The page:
Reef Ball Foundation

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Reef Ball Foundation, Inc.
Reef Ball Foundation logo.gif
Founded1993
FoundersTodd Barber, Kathy Kirbo, Larry Beggs, Eric Krasle, Jay Jorgensen, and Laura Shellhorse
Type501(c)(3)
65-0785751
FocusOcean ecosystem repair
Location
Revenue (2019)
$226,826
Volunteers (2019)
400
Websitereefballfoundation.org
[1]

Reef Ball Foundation, Inc. is a 501(c)(3) non-profit organization that functions as an international environmental non-governmental organization. The foundation uses reef ball artificial reef technology, combined with coral propagation, transplant technology, public education, and community training to build, restore and protect coral reefs. The foundation has established "reef ball reefs" in 59 countries. Over 550,000 reef balls have been deployed in more than 4,000 projects.

History[edit]

Reef Ball Development Group was founded in 1993 by Todd Barber, with the goal of helping to preserve and protect coral reefs for the benefit of future generations.[2] Barber witnessed his favorite coral reef on Grand Cayman destroyed by Hurricane Gilbert, and wanted to do something to help increase the resiliency of eroding coral reefs. Barber and his father patented[3] the idea of building reef substrate modules with a central inflatable bladder, so that the modules would be buoyant, making them easy to deploy by hand or with a small boat, rather than requiring heavy machinery.

Over the next few years, with the help of research colleagues at University of Georgia, Nationwide Artificial Reef Coordinators and the Florida Institute of Technology (FIT), Barber, his colleagues, and business partners worked to perfect the design. In 1997, Kathy Kirbo established The Reef Ball Foundation, Inc as a non-profit organization with original founders being [4] Todd Barber as chairman and charter member, Kathy Kirbo founding Executive Director, board secretary, and charter member, Larry Beggs as Vice President and a charter member and Eric Krasle as Treasurer and a charter member, Jay Jorgensen as a charter member. Reef balls can be found in almost every coastal state in the United States, and on every continent including Antarctica.[5] The Foundation has expanded the scope of its projects to include coral rescue, propagation and transplant operations, beach restorations, mangrove restorations and nursery development. Reef Ball also participates in education and outreach regarding environmental stewardship and coral reefs.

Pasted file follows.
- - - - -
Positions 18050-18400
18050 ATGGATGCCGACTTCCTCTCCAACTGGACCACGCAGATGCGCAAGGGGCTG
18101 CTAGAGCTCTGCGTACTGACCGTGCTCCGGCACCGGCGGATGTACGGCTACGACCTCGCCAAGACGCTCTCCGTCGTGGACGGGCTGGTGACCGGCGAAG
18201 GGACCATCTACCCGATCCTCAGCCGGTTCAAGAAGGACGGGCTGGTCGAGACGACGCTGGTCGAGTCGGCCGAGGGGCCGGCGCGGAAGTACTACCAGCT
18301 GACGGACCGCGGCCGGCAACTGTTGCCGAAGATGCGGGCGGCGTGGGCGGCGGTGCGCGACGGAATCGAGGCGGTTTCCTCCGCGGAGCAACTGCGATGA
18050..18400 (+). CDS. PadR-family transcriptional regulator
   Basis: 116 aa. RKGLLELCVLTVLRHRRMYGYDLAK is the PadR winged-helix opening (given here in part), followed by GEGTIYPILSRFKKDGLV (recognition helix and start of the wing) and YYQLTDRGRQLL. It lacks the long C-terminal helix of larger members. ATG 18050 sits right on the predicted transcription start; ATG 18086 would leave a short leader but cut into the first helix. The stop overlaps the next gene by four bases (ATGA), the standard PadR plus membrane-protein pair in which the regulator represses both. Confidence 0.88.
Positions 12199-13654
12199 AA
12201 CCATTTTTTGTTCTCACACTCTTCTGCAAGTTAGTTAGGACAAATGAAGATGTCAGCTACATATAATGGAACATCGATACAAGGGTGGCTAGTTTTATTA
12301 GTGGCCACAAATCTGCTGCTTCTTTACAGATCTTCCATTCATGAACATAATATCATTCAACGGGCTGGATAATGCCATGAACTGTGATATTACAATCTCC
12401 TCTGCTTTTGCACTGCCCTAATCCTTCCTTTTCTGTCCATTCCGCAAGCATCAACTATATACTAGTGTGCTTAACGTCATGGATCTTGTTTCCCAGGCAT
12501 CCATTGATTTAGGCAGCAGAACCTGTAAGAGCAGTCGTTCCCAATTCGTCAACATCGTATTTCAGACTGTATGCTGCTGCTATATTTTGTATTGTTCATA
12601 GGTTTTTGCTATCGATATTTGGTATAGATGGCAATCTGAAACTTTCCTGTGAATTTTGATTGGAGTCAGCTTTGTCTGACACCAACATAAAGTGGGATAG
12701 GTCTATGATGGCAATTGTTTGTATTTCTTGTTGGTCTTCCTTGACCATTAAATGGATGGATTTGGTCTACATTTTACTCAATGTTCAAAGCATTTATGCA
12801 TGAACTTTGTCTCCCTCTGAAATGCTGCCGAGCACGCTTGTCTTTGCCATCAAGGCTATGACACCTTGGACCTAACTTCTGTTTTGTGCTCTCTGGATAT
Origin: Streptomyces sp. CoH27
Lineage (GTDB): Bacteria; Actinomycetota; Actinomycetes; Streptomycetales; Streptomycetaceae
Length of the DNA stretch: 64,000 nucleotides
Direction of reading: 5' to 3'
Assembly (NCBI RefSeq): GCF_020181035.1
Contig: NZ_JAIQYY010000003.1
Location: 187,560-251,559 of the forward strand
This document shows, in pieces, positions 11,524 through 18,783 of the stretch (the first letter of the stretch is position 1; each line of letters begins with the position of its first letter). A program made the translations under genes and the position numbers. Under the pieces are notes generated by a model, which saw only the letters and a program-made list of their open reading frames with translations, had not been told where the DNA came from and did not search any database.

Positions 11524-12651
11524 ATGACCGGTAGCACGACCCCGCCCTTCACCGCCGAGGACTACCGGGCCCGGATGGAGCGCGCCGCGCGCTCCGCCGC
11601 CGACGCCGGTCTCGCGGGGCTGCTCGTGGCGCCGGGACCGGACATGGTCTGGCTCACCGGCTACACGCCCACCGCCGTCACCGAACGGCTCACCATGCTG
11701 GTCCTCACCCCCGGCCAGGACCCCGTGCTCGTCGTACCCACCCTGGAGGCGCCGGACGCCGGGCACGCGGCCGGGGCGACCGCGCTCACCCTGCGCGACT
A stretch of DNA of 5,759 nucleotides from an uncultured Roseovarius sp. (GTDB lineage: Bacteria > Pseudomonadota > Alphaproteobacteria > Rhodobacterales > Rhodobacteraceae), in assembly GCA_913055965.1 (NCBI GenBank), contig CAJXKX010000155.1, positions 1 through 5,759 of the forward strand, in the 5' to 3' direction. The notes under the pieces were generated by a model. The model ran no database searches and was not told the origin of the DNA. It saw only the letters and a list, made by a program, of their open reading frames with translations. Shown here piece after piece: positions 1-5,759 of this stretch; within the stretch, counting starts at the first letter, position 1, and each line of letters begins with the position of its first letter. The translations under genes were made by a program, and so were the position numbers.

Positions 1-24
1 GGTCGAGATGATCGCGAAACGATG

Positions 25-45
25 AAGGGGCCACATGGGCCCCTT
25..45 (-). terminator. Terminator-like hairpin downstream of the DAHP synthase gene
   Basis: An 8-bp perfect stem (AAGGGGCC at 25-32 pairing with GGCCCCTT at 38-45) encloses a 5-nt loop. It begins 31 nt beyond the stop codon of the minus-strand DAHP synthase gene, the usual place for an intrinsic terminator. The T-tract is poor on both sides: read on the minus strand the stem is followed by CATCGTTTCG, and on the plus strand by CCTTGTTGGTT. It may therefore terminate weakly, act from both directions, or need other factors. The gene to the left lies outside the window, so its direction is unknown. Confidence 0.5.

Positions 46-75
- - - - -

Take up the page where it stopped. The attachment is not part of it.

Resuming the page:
In 2001, Reef Ball Foundation took control of the Reef Ball Development Group, and operates all aspects of the business as a non-profit organization. By 2007, the foundation has deployed 550,000 reef balls worldwide.[6]

In 2019, Reef Ball Foundation deployed 1,400 reef balls in the shores of Progreso, Yucatán in Mexico. Artificial reefs were also built in Quintana Roo, Baja California, Colima, Veracruz, and Campache. Almost 25,000 reef balls have been established in the surrounding seas of Mexico.[7]

Technology and research[edit]